Directed by Kirk De Micco and Chris Sanders
While that keeps the family safe, its not a terribly satisfying existence for Grugs young daughter Eep. She longs to explore the world, follow the sun, and live life to the fullest. Eeps world is changed when she runs across a young man by the name of Guy. He is new, different, full of clever ideas, and most important of all he has created fire. Guy warns Eep that the world is about to end. Earthquakes, volcanoes, and lava are about to destroy their land. He urges the family to follow him to safety.
At first Grug wants nothing to do with Guy or his new ideas, but the family is quickly forced to go on the run because of a massive earthquake. They find themselves in an utterly alien environment filled with new wonders and dangers and Guy as their only guide. Grug soon feels threatened by Guy leading the family, his strange ideas, and him winning the affections of his daughter, but will Grug stubbornly cling to his old ways or adapt and help the family survive?
“The Croods” is rated PG for some scary action.
First of all, the production design is quite imaginative. This is set in an alternate world filled with animal species, plant species, and topography that never existed, but the animals are mixtures of creatures we are all familiar with. Theres an owl mixed with a snow leopard and bear. Theres a turtle mixed with a parrot. Theres an elephant mixed with a mouse. (Anybody remember “The Wuzzles” from the ’80s? Think that.) The end result is a bunch of funny and imaginative creatures that would be at home anywhere in “Star Wars” or “Avatar.”
The film also has some pretty spectacular action sequences. The tone is set early as we see the family trying to steal an egg for breakfast. It soon escalates into a football game that then escalates into a high speed chase and eventually into a truck / mammoth chase. Its as good as any action sequence on the big screen this year. That high adrenaline action continues on as the movie progresses.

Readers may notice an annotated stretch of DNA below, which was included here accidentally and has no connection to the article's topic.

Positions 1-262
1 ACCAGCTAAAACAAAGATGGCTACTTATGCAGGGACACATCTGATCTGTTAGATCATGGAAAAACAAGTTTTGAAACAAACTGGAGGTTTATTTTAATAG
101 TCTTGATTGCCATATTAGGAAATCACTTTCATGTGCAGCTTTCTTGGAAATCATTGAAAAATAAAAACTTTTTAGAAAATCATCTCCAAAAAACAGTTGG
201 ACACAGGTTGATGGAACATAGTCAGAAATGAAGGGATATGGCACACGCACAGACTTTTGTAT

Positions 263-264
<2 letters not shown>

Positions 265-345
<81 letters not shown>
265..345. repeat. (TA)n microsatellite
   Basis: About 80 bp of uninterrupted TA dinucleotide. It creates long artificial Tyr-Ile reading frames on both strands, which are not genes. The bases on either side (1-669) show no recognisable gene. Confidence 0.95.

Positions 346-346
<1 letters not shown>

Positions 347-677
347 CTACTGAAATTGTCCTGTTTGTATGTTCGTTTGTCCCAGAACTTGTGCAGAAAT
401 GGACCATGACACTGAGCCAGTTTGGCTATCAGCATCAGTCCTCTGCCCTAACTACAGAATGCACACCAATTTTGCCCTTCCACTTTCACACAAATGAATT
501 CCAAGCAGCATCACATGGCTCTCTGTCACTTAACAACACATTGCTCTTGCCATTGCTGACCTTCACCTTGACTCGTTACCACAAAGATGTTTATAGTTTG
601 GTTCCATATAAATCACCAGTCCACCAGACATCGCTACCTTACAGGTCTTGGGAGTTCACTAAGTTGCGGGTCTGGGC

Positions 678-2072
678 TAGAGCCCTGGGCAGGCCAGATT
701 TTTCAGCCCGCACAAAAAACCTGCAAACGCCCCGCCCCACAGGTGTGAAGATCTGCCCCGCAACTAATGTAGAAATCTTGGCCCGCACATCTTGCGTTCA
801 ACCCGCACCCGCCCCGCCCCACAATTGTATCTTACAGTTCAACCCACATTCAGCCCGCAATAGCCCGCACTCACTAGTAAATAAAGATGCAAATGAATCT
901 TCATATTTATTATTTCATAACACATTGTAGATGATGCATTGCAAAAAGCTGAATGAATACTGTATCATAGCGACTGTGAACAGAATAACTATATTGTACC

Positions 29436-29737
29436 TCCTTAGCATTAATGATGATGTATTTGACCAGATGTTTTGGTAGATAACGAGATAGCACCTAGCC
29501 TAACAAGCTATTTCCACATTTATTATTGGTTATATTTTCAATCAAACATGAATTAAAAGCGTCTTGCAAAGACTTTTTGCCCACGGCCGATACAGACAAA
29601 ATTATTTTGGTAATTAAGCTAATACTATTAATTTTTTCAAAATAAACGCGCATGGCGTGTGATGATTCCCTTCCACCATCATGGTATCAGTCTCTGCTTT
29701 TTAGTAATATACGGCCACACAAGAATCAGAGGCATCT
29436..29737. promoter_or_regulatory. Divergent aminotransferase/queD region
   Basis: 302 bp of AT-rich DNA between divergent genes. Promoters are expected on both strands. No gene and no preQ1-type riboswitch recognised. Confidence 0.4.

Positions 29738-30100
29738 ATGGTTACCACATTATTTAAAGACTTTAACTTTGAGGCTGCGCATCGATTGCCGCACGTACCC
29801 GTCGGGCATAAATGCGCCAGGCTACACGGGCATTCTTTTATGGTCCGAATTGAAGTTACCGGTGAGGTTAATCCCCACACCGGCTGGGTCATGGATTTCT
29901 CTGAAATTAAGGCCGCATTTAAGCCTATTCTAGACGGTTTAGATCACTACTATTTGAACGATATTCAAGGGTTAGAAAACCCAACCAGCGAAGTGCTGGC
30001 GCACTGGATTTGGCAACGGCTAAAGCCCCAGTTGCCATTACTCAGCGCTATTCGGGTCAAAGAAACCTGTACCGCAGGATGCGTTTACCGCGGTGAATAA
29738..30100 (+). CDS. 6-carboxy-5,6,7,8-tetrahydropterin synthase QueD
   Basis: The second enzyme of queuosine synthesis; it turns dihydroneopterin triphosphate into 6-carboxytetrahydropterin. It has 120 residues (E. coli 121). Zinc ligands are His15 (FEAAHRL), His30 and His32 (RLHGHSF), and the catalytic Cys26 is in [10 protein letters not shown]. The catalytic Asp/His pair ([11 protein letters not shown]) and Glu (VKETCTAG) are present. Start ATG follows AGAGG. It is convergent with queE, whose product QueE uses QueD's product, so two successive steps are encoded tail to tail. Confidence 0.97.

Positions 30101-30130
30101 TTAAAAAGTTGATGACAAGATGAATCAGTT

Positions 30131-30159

“The Croods” is surprisingly funny, too. Think “The Flintstones” crossed with “The Simpsons” and you start getting the idea. I think if “The Flintstones” had been rebooted today, this might have been the result. Kirk De Micco and Chris Sanders (the man responsible for “Lilo & Stitch”) never forget the fact that these are cavemen. They smash each other with rocks. They dont know how to deal with fire and when they do get it, they have disastrous results. The baby in the family is basically feral. Their crudeness (get the title now?) provides a lot of laughs.
The voice cast is also fantastic. Emma Stone has had a little voice acting experience in the past, but this role proves she was born for it. Little touches to her voice really help take the animation to the next level and bring the character of Eep to life. Ryan Reynolds also did an excellent job. Looking at his filmography, this seems to be his first real animated role, but he knocks it out of the park. He frequently plays Guy as the straight man to the Croods antics, but he also generates a lot of laughs on his own (especially as hes paired with his sloth named Belt, voiced by Chris Saunders). Then theres Nicolas Cage as Grug. He has done plenty of voice acting in the past, but this Fred Flinstone role really suits his over-the-top style. He makes a lovable dad and a lovable Neanderthal. Supporting them are Catherine Keener as Ugga, Cloris Leachman as Gran, and Clark Duke in a great performance as Thunk.
The music by Alan Silvestri is also noteworthy. He managed to sneak a few familiar themes into the score like Fleetwood Macs “Just Tell Me You Love Me” in the egg stealing scene. Owl City and Yuma also deliver the end credits song “Shine Your Way,” which will probably be remembered around awards time.
Ill also mention that “The Croods” makes excellent use of 3D in the animation. Characters and animals constantly fly out of the screen. Eep is also seen scaling tall cliffs and trees and the 3D adds to the feeling of height and jeopardy for the character. Seeing it in 3D is worth the extra cost.
What Didn’t Work:
My only other concern is that the marketing may not have been enough to pull audiences in. Let’s hope it gets good word of mouth among families and animation fans.
The Bottom Line: